Except for the pickled ginger, Sunday was an outstanding food day. My Valentine made real oatmeal for breakfast, no sugar, just the warm, oat-y taste of the grain and an occasional burst of sweetness from a soft, puffy raisin. The Women of the Church served lunch — a choice of chicken taco or potato soups, muffins, tossed salad and many Valentine desserts. Pink camelias and hellebores on the tables.
Then on to Madge Eggena’s beautiful Mills Garden Herb Farm where she and her sister Jane Abe were teaching a 3-hour class in fermentation. Fermentation as in yogurt, cultured butter, feta, ricotta and chevre and those — ahem — pickled vegetables which included cabbage, daikon radishes, carrots and ginger. And a zippy mustard made with whey, lemon, garlic, honey and mustard seeds.
We had the butter and cheeses slathered on Madge’s wonderful whole-grain baguettes. We drank lemon grass-lemon balm-green tea, beet kvass (next time I want mine with gin and
sparkling water as suggested by Clark, the young chef in our class), dipped crudites in herbed chevre, tried to restrain ourselves when eating mouthfuls of home-made feta with black olives, gave up any pretense of restraint when the home-made tortelllini stuffed with home-made herbed ricotta, vegetable cheesecake and chicken thighs marinated in yogurt and spices hit the groaning boards. Dessert was Greek yogurt, red raspberries and blueberries, nothing more, nothing less.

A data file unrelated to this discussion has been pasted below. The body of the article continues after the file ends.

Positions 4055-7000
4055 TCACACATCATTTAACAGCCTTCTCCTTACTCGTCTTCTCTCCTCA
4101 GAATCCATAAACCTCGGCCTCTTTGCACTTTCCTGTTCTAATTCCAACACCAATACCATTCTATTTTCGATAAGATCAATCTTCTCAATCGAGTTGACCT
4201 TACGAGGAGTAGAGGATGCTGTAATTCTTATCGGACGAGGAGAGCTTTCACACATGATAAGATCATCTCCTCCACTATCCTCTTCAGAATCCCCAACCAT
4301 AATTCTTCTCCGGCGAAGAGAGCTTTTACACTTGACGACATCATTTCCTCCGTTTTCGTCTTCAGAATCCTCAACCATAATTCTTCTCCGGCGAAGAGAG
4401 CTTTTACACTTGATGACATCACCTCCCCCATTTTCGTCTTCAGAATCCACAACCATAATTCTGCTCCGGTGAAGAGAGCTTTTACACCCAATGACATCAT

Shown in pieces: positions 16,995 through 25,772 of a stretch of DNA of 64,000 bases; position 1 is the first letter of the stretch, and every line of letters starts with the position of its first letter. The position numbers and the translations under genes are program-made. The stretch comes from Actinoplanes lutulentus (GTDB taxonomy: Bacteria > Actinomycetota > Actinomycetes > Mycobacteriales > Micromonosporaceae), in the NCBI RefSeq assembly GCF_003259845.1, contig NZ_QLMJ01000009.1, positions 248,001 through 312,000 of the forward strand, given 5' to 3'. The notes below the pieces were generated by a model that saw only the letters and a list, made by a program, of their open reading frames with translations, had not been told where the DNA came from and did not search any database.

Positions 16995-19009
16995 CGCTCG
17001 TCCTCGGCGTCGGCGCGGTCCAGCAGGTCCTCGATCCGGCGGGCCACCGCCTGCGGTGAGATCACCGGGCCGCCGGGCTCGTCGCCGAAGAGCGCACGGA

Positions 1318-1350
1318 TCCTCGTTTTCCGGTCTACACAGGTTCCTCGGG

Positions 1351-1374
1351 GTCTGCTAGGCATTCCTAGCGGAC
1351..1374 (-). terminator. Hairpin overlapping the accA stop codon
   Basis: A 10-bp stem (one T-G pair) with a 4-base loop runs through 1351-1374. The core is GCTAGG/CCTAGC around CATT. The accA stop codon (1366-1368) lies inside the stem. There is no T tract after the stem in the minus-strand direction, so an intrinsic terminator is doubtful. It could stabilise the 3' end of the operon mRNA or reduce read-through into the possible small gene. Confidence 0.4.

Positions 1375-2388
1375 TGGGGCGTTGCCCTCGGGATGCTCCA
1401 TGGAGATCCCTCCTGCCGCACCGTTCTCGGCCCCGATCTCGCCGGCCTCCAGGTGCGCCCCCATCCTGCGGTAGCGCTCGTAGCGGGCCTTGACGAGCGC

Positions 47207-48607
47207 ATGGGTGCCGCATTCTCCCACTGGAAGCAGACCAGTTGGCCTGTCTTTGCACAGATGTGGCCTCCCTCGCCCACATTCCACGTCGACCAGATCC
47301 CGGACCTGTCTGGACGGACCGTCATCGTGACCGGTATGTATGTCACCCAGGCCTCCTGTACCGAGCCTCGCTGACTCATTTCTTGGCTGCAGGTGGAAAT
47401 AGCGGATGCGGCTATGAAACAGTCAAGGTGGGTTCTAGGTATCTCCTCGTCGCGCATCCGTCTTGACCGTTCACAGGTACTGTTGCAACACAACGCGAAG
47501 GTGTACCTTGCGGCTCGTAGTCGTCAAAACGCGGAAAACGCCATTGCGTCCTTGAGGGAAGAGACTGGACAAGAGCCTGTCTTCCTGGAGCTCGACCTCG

It is no wonder that I weighed 3 pounds more this morning than yesterday.
Yogurt is something I think I was supposed to learn how to make in the ’60s, but I was busy changing diapers. It’s never too late to learn, though, and as soon as I find milk and cream that are not ultrapasteurized (pasteurized is what I’m looking for), I’m ready to start.
This cultured butter couldn’t be easier, silkier or tastier. I do not think I can be alone in the house with it.
Cultured butter/creme fraiche
1 pint heavy cream, not ultra pasteurized
3 tablespoons yogurt
Fresh herbs, salt to taste, optional
Mix cream and yogurt well in glass bowl, cover with plate and leave out overnight. The next day, whip the cream past the stage where it looks like whipped cream clotting into butter. You want to whip until it separates into butter and buttermilk (and you can do this with an immersion blender or hand-held mixer). Once it separates, use a spatula to force out more liquid from the solids. Add herbs and salt, if you’re using, to butter before refrigerating. If you don’t whip the cultured mix to separate out the butter, use it in recipes as creme fraiche or European-type sour cream.
As for the buttermilk, it’s sweeter than what I’ve bought in the grocery. If you’re a true Southerner, you’ll squish a piece of cornbread in your glass and “drink” it with a spoon.
Leave a Reply